Who’s your Valerie?

It’s Mental Health Week, 8-14 October, the theme this year: ‘Let nature in to strengthen your wellbeing – mā te taiao kia whakapakari tōu oranga’. Here at the Arts Festival, we are busy creating our Festival Garden on the Village Green in preparation for Monday's opening, and today we feature Valerie, which will be playing the Spiegeltent next Thursday.

This brave, vital production by Auckland’s Last Tapes theatre company, recently made waves at the Edinburgh Fringe, where it won a Fringe First. As Pitsch Leiser, who saw it in Edinburgh last month, will attest, it’s an absolute tour de force, exploring the impact of mental illness across generations through a unique weave of music, genetics and storytelling. If you loved Daffodils, he says, you’ll want to see this.

 A rock ‘n’ roll ride through fate, family history, mental illness and free will (The Scotsman)

Mental Health issues, and high suicide rates, are a big social reality in New Zealand, where more than 16% of New Zealanders are diagnosed with a mental health issue in their lifetime.  Valerie addresses these by sharing some of the lived experience of mental illness by those experiencing it for themselves and those supporting their loved ones.

While in Edinburgh, creator Robin Kelly spoke with Mentalhealth Movement magazine about his reasons for creating the show:

“I’m close to my grandmother, Valerie Bethell. She lived with us through my teens and gave the blessing at my civil union. The ceremony brought memories of her wedding vows and her sadness about leaving my grandfather when his illness proved insurmountable.

"The stories of him and Valerie in their early days seemed glamorous. They had a restaurant and hung out with Ava Gardner and Frank Sinatra. However, bipolar disorder and paranoid schizophrenia resulted in him being in a home for most of my life.  

"Valerie gave me a 12 page letter she’d written to her lawyer to show that divorce was warranted. I learnt a lot from that letter. It wasn’t just looking at it because it was interesting. I wanted to figure out what I’d inherited.


"There’s a strong current of depression (and more) in our family. It’s particularly uncomfortable since my own depression and anxiety are worsening. As we’ve developed the show it’s become about that too. We bring Valerie’s story to life and also explore genetics and biology and mental health. We put Valerie at the centre of it all because she is resilient as hell. She survived and somehow protected my mother.  And in fact my mother turned into a pretty awesome person.

"The show goes to some dark places. There are songs that explore connections across generations. There are brutal truths. But ultimately it is about love. It’s a way of saying thank you to Valerie. She held on for so long, to keep others safe underneath her. There are many women like her – they should be celebrated.”

A beacon and lesson for our future. A challenging, innovative and beautiful piece of work. (Theatre Scenes)

As producer, Nicky Vella, explains, “In New Zealand we have a tradition of storytelling, and passing down stories of those who come before us, generation to generation, and Valerie captures that spirit while bringing the focus ultimately back to what that means here and now. There is also the joy and celebration of Valerie herself as a proud, living, and strong matriarch of the family. Her resilience and love is honoured as part of the wider conversation celebrating the wimen around us.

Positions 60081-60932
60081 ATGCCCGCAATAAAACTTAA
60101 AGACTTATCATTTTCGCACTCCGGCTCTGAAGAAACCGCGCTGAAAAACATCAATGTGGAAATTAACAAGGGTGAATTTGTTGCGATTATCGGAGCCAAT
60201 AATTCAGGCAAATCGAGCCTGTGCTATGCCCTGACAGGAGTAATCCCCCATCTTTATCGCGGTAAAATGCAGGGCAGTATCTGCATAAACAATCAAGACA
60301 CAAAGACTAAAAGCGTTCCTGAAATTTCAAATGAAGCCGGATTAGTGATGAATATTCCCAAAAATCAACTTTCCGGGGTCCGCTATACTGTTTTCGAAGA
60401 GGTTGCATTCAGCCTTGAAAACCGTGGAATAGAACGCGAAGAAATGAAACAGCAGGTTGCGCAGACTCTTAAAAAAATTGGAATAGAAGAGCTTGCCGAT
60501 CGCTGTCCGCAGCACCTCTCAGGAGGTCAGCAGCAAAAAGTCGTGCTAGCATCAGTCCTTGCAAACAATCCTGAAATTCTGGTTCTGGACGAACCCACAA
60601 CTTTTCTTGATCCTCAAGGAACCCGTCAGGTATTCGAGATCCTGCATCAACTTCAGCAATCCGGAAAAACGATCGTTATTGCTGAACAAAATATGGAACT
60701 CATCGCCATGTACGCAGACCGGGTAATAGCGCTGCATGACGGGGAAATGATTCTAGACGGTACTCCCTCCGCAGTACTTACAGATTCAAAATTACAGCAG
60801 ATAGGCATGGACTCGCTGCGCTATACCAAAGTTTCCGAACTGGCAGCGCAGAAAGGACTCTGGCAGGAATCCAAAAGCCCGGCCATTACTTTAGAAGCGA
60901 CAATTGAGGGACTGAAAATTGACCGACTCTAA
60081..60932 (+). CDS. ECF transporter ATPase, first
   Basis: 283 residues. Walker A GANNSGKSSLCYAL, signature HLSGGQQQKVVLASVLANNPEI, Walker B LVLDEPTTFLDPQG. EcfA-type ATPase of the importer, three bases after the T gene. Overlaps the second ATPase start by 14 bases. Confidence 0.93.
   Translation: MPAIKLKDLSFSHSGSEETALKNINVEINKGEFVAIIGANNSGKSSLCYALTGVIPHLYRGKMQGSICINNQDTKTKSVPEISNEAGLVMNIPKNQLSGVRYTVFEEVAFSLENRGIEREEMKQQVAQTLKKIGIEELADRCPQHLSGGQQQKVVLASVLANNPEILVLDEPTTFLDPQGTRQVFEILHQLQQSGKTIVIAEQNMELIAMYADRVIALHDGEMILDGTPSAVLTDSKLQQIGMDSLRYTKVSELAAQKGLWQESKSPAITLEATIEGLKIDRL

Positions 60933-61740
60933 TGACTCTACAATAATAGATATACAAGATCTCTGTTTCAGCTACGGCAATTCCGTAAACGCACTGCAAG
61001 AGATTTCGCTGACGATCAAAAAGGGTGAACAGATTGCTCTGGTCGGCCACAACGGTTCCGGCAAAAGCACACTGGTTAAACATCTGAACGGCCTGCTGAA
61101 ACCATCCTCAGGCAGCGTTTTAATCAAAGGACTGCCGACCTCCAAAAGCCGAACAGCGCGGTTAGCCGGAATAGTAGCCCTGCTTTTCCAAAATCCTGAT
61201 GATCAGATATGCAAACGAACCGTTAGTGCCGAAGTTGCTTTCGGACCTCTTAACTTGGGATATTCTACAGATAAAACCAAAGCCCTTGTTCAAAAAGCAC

Through this intensely personal show, audiences get the chance to reflect on their own family histories and stories. What is true and what has become a mythology passed down to them. And for many it provides greater insight into the experience of mental illness - not just for the individual but for the strong and loving friends and family who hold on around them.

As one theatre goer in Auckland wrote in response to seeing Valerie in July: “I was spellbound by this incredible true, raw, beautiful articulation of the complex genetic breakdown of mental illness within families and generations. So close to my heart and personal experiences. To see it full frontal, portrayed with such respect, understanding, depth and purity, was a gift, a game changer, and something I will not only never forget but will make changes as a result of.”

 As close to a perfect piece of theatre as I could think of... so violently to my taste that I wanted to keep it close to me forever. (Pantograph Punch)

And if you want to delve more into the incredible mind behind this creation, here’s a fabulous Loose Cannons piece on Pantograph Punch where Robin Kelly (who is a molecular biologist, in fact) talks about his influences:

"When I think about the things that have influenced my work, there’s a mix of scientific rationalism, geek humour, feminist anger, and European cultural elitism. All of that – for better or worse – comes from my family. We’re new-wave Australian colonials. Our oral history goes back to just beyond my grandparent’s generation – a generation of war heroes and immigrants. Because our genealogy and stories only go back so far, it’s hard to feel rooted to any cultural history, so that keeps you searching for something. I’ve started to cling to my grandmother’s life story – it’s the closest thing we have to a family mythology.  I think that’s what I’m trying to explore in Valerie – how a fresh family history impacts me and my sisters. Where we stand. What chance we have."

The scale of the breath-taking songs – and Moore’s stunning voice – is matched by the epic quality of the story: one which might be based on a personal tale, but that also explores the oldest of dramatic conflicts: are we free to be who we want, or are our destinies set in stone – or, in this instance, the genome? (The Scotsman)



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